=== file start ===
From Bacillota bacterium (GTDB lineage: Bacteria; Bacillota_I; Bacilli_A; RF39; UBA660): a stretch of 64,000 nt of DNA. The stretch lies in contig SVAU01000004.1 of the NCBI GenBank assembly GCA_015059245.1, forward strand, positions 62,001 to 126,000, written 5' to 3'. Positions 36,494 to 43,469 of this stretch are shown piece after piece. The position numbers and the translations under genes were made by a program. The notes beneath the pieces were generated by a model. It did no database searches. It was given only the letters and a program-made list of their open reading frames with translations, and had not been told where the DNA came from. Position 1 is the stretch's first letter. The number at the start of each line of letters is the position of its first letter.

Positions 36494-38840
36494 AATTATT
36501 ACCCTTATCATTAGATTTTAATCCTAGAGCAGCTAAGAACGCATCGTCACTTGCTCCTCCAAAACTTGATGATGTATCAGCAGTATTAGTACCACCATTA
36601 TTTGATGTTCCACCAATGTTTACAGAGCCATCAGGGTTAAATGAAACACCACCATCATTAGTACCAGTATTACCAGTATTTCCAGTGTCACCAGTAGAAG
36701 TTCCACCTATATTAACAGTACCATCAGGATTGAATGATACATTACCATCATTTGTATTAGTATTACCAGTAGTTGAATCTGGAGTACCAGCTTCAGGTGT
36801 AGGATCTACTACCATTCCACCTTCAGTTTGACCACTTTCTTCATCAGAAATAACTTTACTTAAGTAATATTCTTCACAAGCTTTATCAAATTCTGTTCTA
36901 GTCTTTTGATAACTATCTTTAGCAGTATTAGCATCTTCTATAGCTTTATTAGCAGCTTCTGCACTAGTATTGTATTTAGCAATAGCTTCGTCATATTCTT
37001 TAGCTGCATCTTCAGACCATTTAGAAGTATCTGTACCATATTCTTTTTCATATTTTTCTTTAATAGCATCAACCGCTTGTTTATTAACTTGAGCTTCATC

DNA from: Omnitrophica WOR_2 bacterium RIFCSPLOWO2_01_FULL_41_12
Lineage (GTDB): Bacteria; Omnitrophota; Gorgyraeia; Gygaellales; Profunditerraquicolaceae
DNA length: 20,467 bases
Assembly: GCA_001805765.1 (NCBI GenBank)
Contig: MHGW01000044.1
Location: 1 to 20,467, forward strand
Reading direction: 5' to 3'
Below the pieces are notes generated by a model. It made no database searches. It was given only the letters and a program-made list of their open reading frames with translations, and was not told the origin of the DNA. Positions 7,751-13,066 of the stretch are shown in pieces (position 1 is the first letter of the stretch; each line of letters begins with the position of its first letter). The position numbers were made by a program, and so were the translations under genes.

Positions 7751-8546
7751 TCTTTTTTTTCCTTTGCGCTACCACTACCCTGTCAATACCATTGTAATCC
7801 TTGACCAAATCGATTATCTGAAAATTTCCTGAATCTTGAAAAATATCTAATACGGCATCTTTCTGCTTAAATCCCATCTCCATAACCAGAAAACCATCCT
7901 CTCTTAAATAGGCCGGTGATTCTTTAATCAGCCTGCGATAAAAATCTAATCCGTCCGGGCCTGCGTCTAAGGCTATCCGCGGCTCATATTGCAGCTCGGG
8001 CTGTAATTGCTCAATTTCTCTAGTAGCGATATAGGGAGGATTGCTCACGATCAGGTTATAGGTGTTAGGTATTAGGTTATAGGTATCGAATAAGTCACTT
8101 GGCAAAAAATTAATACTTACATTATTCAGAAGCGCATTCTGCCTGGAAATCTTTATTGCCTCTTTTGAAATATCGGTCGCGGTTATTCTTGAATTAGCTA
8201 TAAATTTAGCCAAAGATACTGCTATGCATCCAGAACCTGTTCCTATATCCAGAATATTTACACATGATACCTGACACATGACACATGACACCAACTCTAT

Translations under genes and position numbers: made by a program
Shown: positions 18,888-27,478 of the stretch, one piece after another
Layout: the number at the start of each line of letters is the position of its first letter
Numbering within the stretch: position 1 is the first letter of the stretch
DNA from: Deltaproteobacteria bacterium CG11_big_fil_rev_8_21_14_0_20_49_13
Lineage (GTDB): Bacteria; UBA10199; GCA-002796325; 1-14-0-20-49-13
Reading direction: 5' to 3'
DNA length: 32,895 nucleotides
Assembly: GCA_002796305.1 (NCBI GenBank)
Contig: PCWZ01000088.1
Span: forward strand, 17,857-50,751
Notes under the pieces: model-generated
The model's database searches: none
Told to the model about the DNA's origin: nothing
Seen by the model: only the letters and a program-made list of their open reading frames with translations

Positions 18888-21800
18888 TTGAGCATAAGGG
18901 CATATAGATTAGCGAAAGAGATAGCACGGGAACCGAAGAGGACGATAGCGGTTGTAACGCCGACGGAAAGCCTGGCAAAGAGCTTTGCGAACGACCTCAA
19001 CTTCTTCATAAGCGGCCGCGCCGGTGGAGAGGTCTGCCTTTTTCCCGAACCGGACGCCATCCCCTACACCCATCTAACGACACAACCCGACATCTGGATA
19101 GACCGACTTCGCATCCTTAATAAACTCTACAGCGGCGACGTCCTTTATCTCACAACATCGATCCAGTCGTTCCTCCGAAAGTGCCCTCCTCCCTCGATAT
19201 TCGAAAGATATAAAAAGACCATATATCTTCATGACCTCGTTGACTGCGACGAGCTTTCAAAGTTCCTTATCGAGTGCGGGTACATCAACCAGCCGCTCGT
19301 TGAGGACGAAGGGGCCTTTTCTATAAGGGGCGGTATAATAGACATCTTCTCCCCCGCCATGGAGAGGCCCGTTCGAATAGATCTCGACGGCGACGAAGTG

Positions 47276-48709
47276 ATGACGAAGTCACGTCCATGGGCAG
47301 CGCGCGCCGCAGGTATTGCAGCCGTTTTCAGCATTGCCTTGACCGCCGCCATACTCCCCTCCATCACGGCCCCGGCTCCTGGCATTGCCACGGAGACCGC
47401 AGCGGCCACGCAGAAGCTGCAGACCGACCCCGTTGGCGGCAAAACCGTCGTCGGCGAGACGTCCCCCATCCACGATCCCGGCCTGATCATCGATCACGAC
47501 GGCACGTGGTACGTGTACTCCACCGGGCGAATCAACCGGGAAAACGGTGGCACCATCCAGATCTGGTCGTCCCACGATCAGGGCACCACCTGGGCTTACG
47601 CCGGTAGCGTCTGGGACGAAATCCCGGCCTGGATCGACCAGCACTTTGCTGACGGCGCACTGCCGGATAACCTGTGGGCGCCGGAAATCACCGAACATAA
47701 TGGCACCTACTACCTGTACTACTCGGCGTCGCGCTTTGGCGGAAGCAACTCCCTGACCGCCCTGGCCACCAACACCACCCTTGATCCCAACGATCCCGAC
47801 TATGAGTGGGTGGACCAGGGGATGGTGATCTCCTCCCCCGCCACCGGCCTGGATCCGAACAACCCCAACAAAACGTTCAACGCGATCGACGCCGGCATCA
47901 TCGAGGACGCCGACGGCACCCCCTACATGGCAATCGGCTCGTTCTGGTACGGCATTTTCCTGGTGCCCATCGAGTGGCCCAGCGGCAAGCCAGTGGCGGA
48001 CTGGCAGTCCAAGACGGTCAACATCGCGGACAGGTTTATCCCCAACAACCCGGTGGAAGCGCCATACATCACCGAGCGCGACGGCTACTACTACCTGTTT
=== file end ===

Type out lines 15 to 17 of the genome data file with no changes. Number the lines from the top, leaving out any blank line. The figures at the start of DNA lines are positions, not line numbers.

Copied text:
Location: 1 to 20,467, forward strand
Reading direction: 5' to 3'
Below the pieces are notes generated by a model. It made no database searches. It was given only the letters and a program-made list of their open reading frames with translations, and was not told the origin of the DNA. Positions 7,751-13,066 of the stretch are shown in pieces (position 1 is the first letter of the stretch; each line of letters begins with the position of its first letter). The position numbers were made by a program, and so were the translations under genes.